January 1894: A young boy is playing with his friends near the frozen River Inn that flows through Passau, Germany. He is only four and like all boys that age, having fun oblivious to any danger. However, the ice is very thin and the boy falls through to the freezing water below and would surely have drowned had it not been for a local priest, who without any thought for his own life, dived in to save the struggling child.
The priest was Johann Kuehberger and the little boy he saved was Adolf Hitler.
Other memorable events include:
Edward VIII (who later abdicated to marry American Wallis Simpson) was born.
The Manchester Ship Canal opens; at 36 miles long it is the largest river navigation canal in the world.
Blackpool Tower opened.
Tower Bridge, London opened for traffic.
The first motion picture experiment of comedian Fred Ott who was filmed sneezing.
Joseph Conrad returns to London after years at sea and starts to write his first novel Almayer’s Folly.
Arthur Conan Doyle’s anthology The Memoirs of Sherlock Holmes was published.
Rudyard Kipling’s story collection The Jungle Book was published.
Michael Marks forms a partnership with Thomas Spencer and they open their first store in Manchester.
The Great Horse Manure Crisis; 50,000 horses in London were each producing nearly 7kg of manure and 2 pints of urine each day and given a life expectancy of 3 years, their bodies were often left on the roadside to rot so the carcass could be more easily sawn into pieces befor removal.
Haileybury and the Imperial Civil Service
I next meet Rycharde on 2 April 1911 when the census records he was 17 and boarding at Haileybury College, Hertfordshire although he had been at this school from a very young age.
The headmaster said he remembered him “…as a very small boy, younger than boys generally were when they joined a public school…”
The choice of college comes as no surprise; Haileybury was the Imperial Service College, training people for the Indian Civil Service, having been built in 1809 on the instructions of the Honourable East India Company.
Both Zettie and John were continuing their medical and missionary work in India so would probably have expected Rycharde to join them once he had passed his exams.
1911 was another milestone year marking a change in the way the census was recorded and it was not only Rycharde who was registered as residing somewhere other than in his home. A plaque put up in 1991 by Tony Benn MP reads…
‘In this broom cupboard Emily Wilding Davison hid herself, illegally, during the night of the 1911 census…In this way she was able to record her address…as being the House of Commons, thus making her claim to the same political rights as men.’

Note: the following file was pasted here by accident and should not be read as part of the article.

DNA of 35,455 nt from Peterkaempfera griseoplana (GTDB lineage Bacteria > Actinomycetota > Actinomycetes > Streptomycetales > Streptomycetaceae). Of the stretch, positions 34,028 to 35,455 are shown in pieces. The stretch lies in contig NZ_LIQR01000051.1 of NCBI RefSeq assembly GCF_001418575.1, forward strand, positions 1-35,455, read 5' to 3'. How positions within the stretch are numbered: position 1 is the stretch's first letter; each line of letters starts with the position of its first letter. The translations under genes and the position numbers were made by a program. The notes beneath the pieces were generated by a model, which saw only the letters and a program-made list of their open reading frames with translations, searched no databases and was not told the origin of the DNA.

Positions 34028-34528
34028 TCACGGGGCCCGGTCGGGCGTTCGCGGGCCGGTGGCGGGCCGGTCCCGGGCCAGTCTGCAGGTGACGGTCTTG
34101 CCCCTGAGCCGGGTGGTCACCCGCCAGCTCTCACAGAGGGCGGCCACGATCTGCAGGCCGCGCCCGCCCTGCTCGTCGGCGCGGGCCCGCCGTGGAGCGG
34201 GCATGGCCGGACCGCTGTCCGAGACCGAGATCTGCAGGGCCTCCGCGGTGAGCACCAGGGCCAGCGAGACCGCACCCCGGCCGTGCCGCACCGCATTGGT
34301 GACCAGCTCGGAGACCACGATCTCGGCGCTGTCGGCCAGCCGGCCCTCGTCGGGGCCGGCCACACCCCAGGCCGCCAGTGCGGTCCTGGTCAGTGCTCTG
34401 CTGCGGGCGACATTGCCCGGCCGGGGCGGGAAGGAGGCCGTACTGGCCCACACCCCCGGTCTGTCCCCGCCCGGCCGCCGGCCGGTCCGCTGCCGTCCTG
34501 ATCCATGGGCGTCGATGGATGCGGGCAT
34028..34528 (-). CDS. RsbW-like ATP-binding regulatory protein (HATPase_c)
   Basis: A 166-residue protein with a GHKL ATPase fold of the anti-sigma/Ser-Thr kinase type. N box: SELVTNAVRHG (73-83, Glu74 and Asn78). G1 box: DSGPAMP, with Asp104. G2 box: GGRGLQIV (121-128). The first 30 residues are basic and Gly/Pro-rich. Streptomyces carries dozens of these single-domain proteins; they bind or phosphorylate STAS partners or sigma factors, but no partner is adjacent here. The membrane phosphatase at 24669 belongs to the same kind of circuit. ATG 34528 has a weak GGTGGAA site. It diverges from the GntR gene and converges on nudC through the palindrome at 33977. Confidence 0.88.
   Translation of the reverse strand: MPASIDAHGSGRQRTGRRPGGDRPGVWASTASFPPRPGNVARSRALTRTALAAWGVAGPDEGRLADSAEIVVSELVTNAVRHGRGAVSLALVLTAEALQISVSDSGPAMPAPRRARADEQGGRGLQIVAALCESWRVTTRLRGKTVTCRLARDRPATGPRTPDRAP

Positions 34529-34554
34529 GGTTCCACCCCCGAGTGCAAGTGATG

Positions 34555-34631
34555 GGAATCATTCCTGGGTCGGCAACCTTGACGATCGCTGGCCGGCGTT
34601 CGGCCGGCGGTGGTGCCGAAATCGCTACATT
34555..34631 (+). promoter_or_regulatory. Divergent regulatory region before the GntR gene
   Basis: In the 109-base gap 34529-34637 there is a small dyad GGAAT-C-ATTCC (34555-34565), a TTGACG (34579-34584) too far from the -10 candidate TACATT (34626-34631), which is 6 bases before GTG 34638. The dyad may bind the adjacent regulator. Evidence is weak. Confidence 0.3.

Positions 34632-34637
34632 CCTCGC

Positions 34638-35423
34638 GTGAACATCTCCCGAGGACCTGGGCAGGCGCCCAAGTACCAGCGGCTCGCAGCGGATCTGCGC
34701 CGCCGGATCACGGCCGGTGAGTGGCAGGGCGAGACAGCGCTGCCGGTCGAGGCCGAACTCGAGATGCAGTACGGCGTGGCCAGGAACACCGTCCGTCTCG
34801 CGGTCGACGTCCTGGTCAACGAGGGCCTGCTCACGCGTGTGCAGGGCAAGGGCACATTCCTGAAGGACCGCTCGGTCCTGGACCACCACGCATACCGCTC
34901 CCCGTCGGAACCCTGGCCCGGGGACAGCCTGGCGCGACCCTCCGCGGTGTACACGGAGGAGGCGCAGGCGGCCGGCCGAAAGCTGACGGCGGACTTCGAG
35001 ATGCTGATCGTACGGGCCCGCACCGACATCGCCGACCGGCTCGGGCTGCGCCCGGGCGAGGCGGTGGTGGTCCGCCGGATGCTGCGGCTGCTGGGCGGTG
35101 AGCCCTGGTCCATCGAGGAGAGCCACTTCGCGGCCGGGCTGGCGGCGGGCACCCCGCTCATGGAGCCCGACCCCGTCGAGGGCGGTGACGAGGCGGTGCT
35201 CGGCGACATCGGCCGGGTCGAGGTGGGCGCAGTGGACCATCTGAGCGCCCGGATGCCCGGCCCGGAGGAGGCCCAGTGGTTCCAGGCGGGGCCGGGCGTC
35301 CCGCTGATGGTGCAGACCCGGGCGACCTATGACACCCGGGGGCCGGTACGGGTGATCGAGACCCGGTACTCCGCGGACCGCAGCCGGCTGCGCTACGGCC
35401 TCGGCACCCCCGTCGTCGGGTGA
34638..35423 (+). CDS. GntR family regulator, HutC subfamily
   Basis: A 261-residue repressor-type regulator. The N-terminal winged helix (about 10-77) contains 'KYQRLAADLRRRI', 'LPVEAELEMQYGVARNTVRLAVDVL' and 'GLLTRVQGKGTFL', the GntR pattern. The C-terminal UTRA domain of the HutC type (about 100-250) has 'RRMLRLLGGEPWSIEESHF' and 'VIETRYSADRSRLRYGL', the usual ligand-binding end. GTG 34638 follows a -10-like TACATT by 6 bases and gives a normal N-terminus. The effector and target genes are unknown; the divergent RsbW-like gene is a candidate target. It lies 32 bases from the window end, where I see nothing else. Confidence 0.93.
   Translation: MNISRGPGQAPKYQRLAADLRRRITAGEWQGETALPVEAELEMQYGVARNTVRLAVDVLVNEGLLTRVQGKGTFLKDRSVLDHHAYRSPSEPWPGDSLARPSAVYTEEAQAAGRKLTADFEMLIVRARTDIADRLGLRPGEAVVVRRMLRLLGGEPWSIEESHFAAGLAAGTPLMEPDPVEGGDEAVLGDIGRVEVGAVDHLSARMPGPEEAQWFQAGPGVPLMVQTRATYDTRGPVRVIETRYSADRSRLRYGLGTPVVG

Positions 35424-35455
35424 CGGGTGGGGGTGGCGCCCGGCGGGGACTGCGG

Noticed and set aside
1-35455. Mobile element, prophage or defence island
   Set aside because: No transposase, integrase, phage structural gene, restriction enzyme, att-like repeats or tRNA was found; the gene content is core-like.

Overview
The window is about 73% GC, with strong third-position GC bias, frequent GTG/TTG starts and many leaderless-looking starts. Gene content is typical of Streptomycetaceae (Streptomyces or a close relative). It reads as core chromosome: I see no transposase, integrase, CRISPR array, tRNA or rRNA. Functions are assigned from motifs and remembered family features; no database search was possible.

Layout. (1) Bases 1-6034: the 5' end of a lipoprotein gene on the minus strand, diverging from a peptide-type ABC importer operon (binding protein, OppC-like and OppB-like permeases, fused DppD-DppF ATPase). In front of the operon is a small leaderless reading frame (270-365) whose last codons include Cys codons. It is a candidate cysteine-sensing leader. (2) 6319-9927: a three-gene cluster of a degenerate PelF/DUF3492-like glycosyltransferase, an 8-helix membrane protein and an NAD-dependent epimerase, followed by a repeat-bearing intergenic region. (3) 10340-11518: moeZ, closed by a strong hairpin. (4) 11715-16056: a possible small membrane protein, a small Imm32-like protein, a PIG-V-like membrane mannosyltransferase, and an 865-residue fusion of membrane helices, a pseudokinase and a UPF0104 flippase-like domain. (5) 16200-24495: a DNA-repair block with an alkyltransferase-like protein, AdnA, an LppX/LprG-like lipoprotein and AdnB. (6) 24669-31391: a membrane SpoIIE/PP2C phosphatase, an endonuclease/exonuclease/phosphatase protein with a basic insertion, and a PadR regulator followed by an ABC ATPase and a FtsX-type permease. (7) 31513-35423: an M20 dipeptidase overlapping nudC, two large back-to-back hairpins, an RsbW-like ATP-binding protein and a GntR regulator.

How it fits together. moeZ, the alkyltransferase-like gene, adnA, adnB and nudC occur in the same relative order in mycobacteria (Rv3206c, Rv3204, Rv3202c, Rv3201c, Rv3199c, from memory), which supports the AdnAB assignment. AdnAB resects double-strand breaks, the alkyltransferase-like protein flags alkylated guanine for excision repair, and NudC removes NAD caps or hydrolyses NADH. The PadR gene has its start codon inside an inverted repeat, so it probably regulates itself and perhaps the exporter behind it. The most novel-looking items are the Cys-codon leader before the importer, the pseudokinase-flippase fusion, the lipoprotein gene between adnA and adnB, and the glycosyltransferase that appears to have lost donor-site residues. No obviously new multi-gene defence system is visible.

The police report dated 3 April 1911 reads: ‘Miss E W Davison
Found hiding in crypt of Westminster Hall since Saturday
Apply Common Row Police Station for more information’
Other memorable events include:
The coronation of King George V and Queen Mary
Great Britain and Japan renewed their 1902 alliance for another four years; Japan was to enter the First World War on the side of the Allies.
The first public elevator is opened at Earl’s Court London
Britain’s first sea plane takes flight
The South Pole is reached by Norwegian Roald Amundsen ahead of the ill-fated Terra Nova Expedition led by Captain Scott
The Titanic was launched
The Official Secrets Act came into effect
Rycharde was not a great athlete or especially clever, but he worked hard and played hard; he was the 2nd XI at cricket and won the school mile in 1912.
The Housemaster said ‘…his energy and sense of duty have done wonders…’
The Headmaster ‘He has been a keen and trustworthy head of the school…’
Rycharde went onto Sidney Sussex College, Cambridge where he read history.
However, he was there for just three terms before war broke out and he did not hesitate in signing up and on 15 August 1914 he entered as Second Lieutenant, East Kent Regiment ‘The Buffs’.
He trained with his regiment for several months before heading over to France on 9 May to his base camp outside of Rouen in “…fairly comfortable huts…”
His letter dated 11 May confirms his arrival at Ypres
“…we can hear the guns easily where we are now and several aeroplanes keep passing overhead. It’s awfully ripping out here, the weather is grand and everything looks splendid……there is much more green than in England and all the way up to here the land is being cultivated just as if nothing were happening! They are simply splendid these peasants!”